TOKYO (AP) _ A giant Japanese electronics company on Tuesday announced an agreement with the U.S. Internal Revenue Service to head off disputes over whether it is over-reporting costs to evade American taxes.

Other Japanese companies are expected to follow suit, amid expectations in Japan that President-elect Bill Clinton will impose tougher tax requirements on U.S. subsidiaries of Japanese companies.

Japanese press reports said giant Matsushita Electric Industrial Co. paid a $4.8 million tax supplement in response to IRS charges that the company had set prices of video recorders imported by its subsidiary too high in an attempt to evade U.S. corporate taxes.

Under the Advance Pricing Agreement, which took effect in March 1991, the IRS can assess corporate data to decide appropriate prices for parts and products imported by U.S. subsidiaries. Once such prices are decided, it cannot raise any dispute over them to seek additional tax payments.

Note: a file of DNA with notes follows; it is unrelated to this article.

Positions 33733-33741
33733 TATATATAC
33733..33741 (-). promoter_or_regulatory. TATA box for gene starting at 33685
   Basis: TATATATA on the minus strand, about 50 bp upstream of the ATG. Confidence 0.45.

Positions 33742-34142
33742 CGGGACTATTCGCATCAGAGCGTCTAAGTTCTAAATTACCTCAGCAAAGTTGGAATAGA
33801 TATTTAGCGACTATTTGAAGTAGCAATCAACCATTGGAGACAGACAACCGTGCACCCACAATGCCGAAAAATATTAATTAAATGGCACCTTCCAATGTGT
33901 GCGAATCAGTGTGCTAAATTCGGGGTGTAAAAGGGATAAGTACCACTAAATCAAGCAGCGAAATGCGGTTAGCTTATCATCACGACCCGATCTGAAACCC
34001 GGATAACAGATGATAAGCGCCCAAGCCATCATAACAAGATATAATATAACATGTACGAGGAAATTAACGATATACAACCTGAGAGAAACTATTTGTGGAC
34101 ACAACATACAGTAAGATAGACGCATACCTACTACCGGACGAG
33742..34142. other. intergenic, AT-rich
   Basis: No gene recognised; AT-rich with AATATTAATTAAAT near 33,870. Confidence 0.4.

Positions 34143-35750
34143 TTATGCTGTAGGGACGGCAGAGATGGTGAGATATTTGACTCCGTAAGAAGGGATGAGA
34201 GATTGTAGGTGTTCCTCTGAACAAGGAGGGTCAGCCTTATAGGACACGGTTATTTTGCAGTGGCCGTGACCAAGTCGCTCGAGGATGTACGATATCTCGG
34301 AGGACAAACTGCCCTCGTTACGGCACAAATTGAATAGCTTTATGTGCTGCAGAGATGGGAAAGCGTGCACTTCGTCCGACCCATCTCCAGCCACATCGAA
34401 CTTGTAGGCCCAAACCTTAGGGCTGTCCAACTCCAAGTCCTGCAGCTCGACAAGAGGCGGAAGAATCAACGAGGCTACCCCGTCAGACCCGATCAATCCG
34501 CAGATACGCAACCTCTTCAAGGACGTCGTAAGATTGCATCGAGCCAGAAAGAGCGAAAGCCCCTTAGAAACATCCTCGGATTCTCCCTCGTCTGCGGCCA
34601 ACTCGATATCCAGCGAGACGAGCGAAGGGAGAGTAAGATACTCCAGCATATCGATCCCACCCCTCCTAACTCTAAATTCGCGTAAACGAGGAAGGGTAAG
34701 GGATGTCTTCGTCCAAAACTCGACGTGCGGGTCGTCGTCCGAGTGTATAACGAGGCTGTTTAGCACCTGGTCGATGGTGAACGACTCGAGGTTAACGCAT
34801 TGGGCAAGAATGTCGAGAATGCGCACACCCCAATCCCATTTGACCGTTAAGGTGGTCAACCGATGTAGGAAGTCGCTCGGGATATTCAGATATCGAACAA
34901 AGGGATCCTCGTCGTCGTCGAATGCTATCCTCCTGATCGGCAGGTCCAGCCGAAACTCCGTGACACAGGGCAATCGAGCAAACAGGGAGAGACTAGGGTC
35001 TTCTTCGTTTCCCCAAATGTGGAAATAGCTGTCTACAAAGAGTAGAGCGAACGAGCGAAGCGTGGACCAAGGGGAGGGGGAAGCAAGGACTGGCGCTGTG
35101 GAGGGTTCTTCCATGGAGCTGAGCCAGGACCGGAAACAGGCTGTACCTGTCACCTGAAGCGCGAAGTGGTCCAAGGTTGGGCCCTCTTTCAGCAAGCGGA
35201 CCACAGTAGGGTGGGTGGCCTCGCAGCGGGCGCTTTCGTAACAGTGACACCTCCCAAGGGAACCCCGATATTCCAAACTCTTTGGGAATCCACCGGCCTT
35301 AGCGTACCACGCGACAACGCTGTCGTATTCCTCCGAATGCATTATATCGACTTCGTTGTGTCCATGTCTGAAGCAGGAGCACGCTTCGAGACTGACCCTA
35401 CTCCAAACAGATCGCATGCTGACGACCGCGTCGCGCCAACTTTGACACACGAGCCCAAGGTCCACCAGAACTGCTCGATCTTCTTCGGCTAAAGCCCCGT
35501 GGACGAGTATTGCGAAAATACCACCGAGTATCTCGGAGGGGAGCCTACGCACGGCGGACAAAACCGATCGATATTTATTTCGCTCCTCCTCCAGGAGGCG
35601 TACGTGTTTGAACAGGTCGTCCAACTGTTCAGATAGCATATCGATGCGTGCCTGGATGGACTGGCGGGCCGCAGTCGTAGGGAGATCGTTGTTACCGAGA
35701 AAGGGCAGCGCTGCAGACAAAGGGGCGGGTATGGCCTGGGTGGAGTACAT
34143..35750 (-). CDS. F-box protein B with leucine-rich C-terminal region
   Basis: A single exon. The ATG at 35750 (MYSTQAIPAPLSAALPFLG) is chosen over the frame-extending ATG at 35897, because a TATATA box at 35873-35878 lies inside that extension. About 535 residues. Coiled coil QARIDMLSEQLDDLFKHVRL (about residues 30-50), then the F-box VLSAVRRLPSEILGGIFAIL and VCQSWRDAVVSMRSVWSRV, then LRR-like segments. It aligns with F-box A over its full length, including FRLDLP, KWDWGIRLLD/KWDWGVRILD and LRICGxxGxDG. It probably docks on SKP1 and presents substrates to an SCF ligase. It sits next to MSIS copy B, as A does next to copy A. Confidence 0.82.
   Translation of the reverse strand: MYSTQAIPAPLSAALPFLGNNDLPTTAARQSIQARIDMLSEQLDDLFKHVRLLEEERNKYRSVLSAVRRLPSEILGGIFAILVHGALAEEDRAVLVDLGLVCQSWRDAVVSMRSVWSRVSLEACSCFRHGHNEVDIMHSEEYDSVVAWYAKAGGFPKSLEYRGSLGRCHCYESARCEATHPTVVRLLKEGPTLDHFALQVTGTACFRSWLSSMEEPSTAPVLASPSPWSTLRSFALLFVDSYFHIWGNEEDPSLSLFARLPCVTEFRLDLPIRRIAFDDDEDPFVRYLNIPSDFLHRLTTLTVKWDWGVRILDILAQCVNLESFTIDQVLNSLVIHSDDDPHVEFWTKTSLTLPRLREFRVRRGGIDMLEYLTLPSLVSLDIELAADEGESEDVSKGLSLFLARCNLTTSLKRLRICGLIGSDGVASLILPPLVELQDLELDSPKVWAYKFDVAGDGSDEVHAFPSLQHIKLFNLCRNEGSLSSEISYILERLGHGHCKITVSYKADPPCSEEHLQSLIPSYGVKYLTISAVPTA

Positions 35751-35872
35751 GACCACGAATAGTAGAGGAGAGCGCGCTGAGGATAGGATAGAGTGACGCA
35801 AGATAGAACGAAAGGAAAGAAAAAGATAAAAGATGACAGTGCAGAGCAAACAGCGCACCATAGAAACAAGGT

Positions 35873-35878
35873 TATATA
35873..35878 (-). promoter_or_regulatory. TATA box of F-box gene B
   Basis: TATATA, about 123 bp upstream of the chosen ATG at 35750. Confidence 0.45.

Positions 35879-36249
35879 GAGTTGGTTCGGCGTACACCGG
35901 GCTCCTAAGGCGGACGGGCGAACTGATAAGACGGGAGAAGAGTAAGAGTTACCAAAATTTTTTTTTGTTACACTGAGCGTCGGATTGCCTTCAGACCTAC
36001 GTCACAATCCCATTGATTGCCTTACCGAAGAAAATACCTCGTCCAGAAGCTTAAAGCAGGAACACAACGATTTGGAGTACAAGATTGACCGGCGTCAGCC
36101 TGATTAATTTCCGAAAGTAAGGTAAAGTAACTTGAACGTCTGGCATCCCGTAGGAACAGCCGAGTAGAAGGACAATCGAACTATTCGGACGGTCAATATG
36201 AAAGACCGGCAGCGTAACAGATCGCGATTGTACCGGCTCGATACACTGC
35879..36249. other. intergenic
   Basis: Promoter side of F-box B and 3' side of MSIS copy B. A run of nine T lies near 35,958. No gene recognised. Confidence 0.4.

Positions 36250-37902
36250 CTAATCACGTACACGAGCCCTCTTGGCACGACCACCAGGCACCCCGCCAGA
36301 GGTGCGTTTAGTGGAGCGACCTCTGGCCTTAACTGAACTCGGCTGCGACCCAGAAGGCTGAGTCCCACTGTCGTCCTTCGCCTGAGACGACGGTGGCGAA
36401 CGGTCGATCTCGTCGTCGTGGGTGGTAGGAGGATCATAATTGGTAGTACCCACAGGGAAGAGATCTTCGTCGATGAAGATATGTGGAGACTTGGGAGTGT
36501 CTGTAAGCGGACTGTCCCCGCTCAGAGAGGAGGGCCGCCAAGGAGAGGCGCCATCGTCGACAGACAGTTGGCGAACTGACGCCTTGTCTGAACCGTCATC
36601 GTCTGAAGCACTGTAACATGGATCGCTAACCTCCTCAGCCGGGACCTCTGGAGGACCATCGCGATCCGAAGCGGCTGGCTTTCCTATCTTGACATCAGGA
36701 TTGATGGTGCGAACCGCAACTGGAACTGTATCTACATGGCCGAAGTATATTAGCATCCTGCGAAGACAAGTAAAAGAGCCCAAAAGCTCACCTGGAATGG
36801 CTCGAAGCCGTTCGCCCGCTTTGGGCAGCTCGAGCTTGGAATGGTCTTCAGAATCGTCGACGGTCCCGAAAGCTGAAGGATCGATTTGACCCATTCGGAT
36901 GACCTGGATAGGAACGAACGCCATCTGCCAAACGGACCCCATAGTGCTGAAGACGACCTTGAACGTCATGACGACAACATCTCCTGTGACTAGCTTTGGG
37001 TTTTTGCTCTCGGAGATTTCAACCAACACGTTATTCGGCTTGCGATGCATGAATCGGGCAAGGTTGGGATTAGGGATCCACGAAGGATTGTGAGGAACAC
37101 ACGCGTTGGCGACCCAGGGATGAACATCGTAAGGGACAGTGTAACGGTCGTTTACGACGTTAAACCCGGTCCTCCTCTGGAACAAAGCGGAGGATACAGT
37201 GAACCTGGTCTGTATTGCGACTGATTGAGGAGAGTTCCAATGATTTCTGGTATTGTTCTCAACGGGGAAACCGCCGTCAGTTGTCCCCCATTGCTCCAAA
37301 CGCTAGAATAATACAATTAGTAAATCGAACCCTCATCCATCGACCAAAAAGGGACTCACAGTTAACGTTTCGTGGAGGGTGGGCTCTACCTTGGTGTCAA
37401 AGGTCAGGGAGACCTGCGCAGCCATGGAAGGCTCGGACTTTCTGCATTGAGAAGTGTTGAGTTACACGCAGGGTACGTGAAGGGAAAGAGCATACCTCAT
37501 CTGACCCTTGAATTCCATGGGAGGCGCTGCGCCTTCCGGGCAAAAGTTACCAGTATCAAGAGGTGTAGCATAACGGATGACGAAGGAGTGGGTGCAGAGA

Akira Nagano, a Matsushita spokesman, said the company believed avoiding future tax disputes was worth compromising some classified data on prices.

The IRS and Japan's National Tax Agency agreed to grant Matsushita the new taxation formula in August, two years after Matsushita Electric Corp. of America, Matsushita's New Jersey-based subsidiary, applied, Nagano said.

''With the agreement, we believe the risk of getting double taxation can be eliminated in the future,'' Matsushita said in a statement.

Nagano said Matsushita exports audio-visual and office equipment from Japan to its U.S. subsidiary. The agreement covers products shipped between April 1, 1991, and March 31, 1992.

Japan's Federation of Economic Organizations said three of the 328 companies responding to a survey last December were preparing to apply for the agreement and 71 others were considering it.

In the same survey, 47 companies said they have had tax disputes with the IRS in the last five years, and 107 others said they were worried about possible disputes in the future.